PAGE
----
It's a scenario that keeps people up at night: you've discovered that you made a mistake on your taxes. Will the IRS come knocking on your door? Will federal agents sweep into your home and arrest you in the middle of the night?
Fortunately, neither of those scenarios is likely. Every year, thousands of taxpayers make honest mistakes on their forms and file Amended Returns using Form 1040X. Amended returns aren't just limited to mistakes that will cost you money. Often a correction involves claiming deductions that you missed, or additional tax credits, which can mean a larger refund for you.
So if you realize you need to file an Amended Return, what should you do? First, you need to get a copy of Form 1040X. This form can only be filed as a paper copy - electronic filing is not available. You'll want to consult with your tax preparer, if you have one, to ensure that the form is filled out correctly. If you have documentation substantiating the changes or corrections your filing, you'll want to include those when you send it in to the IRS.
If you do owe additional tax with your Amended Return, pay that tax as quickly as possible once you realize the mistake. This will prevent additional penalties and interest from being added to your bill. If you're getting a refund and your Amended Return entitles you to an additional refund, wait to receive your first check before you file the 1040X.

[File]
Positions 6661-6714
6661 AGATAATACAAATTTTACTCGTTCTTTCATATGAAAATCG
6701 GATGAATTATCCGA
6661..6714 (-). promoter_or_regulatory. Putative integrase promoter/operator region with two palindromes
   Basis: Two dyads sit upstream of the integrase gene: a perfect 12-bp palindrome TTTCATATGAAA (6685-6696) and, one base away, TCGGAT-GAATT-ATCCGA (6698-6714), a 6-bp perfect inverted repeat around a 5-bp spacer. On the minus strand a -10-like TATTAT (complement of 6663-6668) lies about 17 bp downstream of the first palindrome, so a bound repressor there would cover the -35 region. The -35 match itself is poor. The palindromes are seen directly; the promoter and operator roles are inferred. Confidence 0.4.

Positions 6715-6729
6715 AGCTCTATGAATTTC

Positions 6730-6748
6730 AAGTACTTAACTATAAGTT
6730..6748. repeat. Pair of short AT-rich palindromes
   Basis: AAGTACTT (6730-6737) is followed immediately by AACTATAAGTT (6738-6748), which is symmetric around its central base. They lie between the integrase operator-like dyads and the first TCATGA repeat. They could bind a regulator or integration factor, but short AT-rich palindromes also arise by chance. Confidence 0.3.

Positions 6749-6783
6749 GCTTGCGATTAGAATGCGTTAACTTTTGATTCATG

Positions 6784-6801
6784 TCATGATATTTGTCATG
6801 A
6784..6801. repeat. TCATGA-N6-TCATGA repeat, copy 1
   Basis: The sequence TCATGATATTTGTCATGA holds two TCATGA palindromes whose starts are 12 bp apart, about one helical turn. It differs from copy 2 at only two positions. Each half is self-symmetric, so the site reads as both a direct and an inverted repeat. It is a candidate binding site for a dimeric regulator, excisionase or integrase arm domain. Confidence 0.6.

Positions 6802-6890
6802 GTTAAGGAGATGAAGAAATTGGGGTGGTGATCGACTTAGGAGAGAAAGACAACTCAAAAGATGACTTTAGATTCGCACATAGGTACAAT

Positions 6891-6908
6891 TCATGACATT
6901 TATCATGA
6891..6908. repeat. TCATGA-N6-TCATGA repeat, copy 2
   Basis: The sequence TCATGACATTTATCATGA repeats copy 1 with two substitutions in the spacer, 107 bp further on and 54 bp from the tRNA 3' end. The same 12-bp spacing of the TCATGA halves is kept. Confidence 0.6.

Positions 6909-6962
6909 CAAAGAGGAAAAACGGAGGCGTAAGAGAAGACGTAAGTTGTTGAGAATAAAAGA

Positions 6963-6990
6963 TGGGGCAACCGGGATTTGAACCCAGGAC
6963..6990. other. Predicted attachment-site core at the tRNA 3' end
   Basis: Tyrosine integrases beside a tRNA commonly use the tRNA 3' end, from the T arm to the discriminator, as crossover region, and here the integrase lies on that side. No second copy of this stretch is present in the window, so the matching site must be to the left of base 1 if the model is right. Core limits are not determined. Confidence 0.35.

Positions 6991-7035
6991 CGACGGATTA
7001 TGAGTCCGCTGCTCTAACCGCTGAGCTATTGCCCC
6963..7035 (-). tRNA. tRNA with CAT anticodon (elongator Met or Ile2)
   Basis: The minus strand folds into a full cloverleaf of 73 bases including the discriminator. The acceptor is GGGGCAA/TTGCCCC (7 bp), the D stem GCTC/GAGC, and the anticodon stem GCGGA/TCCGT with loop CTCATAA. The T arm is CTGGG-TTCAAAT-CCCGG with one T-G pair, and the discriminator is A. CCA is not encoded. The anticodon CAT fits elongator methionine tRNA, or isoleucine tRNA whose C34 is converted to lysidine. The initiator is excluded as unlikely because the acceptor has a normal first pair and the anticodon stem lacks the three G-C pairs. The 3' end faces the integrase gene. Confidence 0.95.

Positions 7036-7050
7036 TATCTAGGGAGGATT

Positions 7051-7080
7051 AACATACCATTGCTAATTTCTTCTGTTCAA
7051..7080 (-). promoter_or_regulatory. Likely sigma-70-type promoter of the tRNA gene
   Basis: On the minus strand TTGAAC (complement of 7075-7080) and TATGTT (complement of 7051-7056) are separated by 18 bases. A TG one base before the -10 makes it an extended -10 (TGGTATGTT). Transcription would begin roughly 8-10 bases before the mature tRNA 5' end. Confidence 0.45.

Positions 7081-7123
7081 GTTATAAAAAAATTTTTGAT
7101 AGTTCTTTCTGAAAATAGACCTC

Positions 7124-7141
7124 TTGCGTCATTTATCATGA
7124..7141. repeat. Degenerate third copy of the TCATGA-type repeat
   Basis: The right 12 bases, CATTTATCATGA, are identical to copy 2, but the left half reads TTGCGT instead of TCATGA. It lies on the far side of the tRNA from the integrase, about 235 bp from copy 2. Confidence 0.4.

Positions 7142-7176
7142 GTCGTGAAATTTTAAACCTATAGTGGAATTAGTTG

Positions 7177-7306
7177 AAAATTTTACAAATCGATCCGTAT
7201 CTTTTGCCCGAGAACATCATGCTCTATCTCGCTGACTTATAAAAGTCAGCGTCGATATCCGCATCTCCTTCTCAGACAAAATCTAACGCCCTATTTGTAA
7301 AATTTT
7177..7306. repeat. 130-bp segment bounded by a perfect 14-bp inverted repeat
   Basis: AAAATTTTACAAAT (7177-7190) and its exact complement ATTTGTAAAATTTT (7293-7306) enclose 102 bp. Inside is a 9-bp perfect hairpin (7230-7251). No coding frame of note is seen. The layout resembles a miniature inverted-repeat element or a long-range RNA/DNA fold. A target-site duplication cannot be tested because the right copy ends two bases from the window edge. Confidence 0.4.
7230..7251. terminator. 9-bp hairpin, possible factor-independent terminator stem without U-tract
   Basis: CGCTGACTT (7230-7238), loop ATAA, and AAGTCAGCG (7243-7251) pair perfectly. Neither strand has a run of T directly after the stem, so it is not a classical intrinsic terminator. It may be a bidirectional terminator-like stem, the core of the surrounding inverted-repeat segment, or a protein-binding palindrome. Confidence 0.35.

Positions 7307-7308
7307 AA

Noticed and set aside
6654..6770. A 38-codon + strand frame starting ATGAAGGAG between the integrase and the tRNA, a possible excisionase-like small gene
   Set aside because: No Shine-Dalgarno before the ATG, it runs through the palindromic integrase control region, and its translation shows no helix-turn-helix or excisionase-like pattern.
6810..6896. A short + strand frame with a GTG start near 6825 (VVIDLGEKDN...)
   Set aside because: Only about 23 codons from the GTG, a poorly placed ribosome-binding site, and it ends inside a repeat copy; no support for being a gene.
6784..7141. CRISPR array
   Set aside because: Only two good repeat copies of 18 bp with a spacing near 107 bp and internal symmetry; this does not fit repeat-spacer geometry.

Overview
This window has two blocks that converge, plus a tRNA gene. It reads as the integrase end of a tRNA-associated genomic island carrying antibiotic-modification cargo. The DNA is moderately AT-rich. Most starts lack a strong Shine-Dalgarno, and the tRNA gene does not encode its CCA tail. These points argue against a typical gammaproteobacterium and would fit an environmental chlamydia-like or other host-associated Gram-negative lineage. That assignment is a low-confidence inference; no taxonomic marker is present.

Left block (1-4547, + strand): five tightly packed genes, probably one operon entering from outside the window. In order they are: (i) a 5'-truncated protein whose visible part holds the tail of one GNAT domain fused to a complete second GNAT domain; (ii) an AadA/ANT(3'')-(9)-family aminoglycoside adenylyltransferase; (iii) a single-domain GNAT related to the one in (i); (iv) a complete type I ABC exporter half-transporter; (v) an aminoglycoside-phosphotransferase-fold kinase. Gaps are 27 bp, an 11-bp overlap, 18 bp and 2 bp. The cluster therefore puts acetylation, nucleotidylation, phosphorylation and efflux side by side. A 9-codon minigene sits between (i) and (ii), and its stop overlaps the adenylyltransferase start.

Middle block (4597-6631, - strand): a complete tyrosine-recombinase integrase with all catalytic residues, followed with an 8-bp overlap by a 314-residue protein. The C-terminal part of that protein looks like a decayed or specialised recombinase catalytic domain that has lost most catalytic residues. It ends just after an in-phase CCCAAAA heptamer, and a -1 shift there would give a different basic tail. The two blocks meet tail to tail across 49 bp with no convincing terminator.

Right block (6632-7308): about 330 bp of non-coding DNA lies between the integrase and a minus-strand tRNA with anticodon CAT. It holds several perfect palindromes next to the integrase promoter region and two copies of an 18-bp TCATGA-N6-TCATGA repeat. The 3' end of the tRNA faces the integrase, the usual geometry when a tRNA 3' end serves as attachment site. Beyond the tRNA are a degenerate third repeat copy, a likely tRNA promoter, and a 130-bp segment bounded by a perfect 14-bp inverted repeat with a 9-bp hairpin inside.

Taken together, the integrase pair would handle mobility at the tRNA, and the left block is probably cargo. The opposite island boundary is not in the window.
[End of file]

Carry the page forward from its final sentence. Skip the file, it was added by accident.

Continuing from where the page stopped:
There are some scenarios where an amended return isn't required. For instance, if you've just made a math error, don't worry about it. The IRS will correct that for you automatically. Most of the time, you don't need to file to correct errors on the new Form 1095-A, Health Insurance Marketplace Statement. In some situations the IRS may contact you to request a copy of your corrected 1095-A, but the error falls on the State or Federal exchange that provided you the incorrect information in the first place.
In most cases, you have three years from the date of filing your original tax return to file the 1040X and claim a refund. That means that if you're looking back at your 2013 taxes and find a mistake, the last day for you to claim an additional refund is April 15, 2016, or the actual date you filed the return, if you had filed for an extension that year. If you have multiple years that need to be corrected, you should file a separate 1040X for each year - the corrections can't be combined on a single form.
Finally, you should keep track of your Amended Return on the IRS Website, using their "Where's My Amended Return" tool. Tracking information is generally available within three weeks after your return is filed, and can find returns up to three years back. You'll need your taxpayer ID number, date of birth, and ZIP code to find your information in the system. Keep in mind, due to cuts in IRS support staff, amended returns can take up to four months to be processed.
Mistakes on your returns aren't as serious as they might sound, and you have the ability to fix it. Using a professional tax preparer can help you identify problems before your return is filed, and they also know where to look to find your tax credits and deductions the first time around, saving the hassle and expense of the Amended Return process. If you are going to file an Amended Return, it's a good idea to review that information with a professional tax preparer to make sure you've got everything right the second time around, even if that preparer wasn't involved in filing the original tax return.